These small items — doorknobs, drawer pulls, cabinet-door handles — are "the jewelry" that can add style and sparkle to any space, says New York-based interior designer Young Huh. Just as the right necklace can turn a simple dress into a fashion statement, a striking new set of knobs on an old cabinet, or vintage crystal doorknobs can bring a huge dose of style to your home with minimal expense, she says.

Pick a color scheme and stick with it. This tip is twofold, as it helps tremendously in narrowing down your choices while simultaneously expanding your options. Pick a large swath — say, the entire lower half of the kitchen — and commit to a color scheme. If the drawers in your kitchen are white, and all the hardware shares the same type of finish, the presence of different types of knobs and handles will be a pleasant sight, rather than a distraction.


Painting cabinets yourself is cost-effective -- a few gallons of paint, sandpaper, cleaner -- but the process is time-intensive. You can paint most cabinet surfaces, but proper prep is key to success. For laminate and melamine finishes, be sure to rough up the surface with 150-grit sandpaper, and apply a good bonding primer before topping it off with the color of your choice.

Aesthetically when do you choose to a long handle or a cabinet door vs. a button size knob. This does require some finesse and doing some drawings to get it just right, but here are few tips to take into consideration. You may want to lean more towards small knobs and handles if you are going for a more contemporary style in your kitchen space. Often mixing and matching round knobs with drawer pulls work well in these style of kitchens. A longer handle may be used in a more modern kitchen for a more polished look in a space, while having too many small knobs would feel cluttered for this type of kitchen. In a transitional space, you may want to select one style of hardware and then make that one particular style of hardware larger or smaller depending on where it’s going in the kitchen. For example you would have larger handles for your refrigerator and pantry doors, but a smaller version of the same knob for the upper cabinets in your kitchen area above the refrigerator.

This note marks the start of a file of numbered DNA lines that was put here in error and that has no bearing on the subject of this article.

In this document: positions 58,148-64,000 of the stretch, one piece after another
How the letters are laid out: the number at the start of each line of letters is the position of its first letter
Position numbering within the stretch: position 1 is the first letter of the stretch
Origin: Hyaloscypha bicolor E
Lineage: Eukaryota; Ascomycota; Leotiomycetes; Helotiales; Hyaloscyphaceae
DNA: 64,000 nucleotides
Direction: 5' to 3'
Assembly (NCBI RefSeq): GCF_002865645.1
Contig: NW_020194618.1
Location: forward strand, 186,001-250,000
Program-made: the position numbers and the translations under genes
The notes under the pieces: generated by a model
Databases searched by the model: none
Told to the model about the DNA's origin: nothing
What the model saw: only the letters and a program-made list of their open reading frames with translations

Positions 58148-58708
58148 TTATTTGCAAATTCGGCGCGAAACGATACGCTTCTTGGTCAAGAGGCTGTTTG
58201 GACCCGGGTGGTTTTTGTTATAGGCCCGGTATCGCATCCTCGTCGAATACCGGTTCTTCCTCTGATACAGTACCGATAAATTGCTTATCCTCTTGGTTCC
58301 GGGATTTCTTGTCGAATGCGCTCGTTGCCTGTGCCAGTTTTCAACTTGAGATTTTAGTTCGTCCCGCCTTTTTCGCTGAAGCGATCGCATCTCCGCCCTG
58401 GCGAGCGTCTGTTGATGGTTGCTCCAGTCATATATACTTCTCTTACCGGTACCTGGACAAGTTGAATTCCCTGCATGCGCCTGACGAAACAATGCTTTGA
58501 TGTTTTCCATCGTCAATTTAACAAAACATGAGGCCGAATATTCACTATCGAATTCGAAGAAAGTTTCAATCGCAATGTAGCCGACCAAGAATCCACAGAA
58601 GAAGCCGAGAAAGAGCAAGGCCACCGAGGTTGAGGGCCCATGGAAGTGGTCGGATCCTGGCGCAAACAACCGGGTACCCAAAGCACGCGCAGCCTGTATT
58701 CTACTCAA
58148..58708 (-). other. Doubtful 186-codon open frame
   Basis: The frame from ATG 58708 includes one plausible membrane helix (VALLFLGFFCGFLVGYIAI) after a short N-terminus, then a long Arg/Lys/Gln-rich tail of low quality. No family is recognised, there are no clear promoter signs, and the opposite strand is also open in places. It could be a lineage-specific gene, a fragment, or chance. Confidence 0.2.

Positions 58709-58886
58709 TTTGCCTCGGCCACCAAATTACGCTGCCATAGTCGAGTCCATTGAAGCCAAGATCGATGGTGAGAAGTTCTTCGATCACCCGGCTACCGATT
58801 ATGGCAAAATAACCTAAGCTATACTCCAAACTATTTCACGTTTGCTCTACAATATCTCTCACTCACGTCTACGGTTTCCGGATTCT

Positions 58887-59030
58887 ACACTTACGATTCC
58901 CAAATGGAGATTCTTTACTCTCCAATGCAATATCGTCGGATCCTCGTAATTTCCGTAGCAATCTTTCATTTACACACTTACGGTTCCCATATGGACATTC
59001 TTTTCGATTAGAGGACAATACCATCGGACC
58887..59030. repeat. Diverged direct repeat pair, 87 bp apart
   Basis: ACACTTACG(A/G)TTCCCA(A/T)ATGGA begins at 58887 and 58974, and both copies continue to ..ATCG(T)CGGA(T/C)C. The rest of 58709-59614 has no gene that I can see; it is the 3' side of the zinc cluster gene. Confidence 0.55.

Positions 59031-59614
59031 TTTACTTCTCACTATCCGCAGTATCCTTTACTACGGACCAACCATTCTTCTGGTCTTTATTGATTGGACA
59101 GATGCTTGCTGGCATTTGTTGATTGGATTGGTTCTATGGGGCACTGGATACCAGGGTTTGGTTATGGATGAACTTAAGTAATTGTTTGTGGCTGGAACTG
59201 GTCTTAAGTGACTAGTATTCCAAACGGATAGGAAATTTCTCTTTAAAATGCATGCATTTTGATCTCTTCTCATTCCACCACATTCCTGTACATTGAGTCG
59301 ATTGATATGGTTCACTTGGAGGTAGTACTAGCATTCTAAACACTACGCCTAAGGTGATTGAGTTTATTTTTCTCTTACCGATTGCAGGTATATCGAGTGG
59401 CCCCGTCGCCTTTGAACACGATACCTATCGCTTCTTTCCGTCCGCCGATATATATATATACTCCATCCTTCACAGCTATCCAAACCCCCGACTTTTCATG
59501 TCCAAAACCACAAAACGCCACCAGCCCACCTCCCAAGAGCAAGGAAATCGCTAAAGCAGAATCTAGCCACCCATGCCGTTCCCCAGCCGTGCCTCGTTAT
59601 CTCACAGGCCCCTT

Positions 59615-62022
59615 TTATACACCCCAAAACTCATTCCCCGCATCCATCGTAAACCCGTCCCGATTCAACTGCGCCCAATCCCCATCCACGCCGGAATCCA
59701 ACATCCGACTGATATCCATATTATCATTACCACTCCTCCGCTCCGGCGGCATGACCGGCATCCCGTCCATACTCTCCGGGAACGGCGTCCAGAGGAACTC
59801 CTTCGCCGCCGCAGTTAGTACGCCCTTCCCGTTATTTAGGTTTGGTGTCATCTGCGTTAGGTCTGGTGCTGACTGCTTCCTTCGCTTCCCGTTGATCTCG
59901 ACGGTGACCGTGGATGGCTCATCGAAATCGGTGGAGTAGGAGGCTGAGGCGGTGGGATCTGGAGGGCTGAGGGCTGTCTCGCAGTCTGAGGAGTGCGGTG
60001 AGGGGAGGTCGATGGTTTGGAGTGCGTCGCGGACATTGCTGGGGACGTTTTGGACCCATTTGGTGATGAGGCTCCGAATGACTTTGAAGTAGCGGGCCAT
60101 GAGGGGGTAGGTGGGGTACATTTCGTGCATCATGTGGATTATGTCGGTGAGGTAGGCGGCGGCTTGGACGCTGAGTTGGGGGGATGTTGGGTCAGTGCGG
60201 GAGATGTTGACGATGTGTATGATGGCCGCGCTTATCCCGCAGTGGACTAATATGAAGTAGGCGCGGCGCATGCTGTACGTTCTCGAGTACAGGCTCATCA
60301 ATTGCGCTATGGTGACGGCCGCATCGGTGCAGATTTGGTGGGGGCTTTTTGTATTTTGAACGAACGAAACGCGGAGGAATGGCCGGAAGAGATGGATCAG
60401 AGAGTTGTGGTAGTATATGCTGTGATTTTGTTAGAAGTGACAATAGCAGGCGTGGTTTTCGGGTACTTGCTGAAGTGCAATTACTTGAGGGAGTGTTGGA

It’s definitely possible to change out the hinges without redoing the cabinets – you would just have to make sure that the holes on the frames where the old hinges were, are able to be filled and touched up so that they’re not obvious. I’m not sure of the cost, but hinges aren’t cheap, and I definitely recommend using a carpenter to do the work. Hinges can be maddening!

I had already chosen polished nickel hardware (which I will share more about soon), so my hinges needed to coordinate.  I decided to use Rub n Buff to give them a much-needed update.  If you don’t know, Rub n Buff is a fantastic metallic paste used to give almost anything a metal finish.  I chose it because it is so easy to use and gives a lasting finish.


Consider the style that you have used to decorate your home. Traditional styling indicates a need to use cabinet hardware that has a brushed finish. Pewter, nickel, and polished brass blend well with traditional styling, although other styles will look nice as well. Perhaps you would prefer to contrast the traditional cabinets with some hardware that leans more toward the unique and modern.

Concealed hinges can go in face-frame or frameless cabinets and on any door type—including full overlay, partial overlay, or inset—as long as the doors are at least ½ inch thick. The hinges I'm using are for frameless cabinets with inset doors. To find the hinge that will work with your door type, consult the hinge company's online brochures and customer service line. Then, with the right hinges in hand, follow the steps on the next page to install them.
When I’m talking about metals, I consider the silver metals as one grouping. So, when you have stainless appliances (silver), a chrome faucet (silver) and brushed nickel lighting (silver) those all count as one metal in my book- SILVER. I personally think Nickel is the most timeless of the metals. Brass has really gained in popularity with interior designers, but is probably a trendier choice. I’ve seen a rise in the popularity of black hardware especially in this age of farmhouse- EVERYTHING (Thanks Chip and Joanna). I think every room in your house should have a little black in it, so if you can bring in the black with your second metal in your kitchen, DO IT!!
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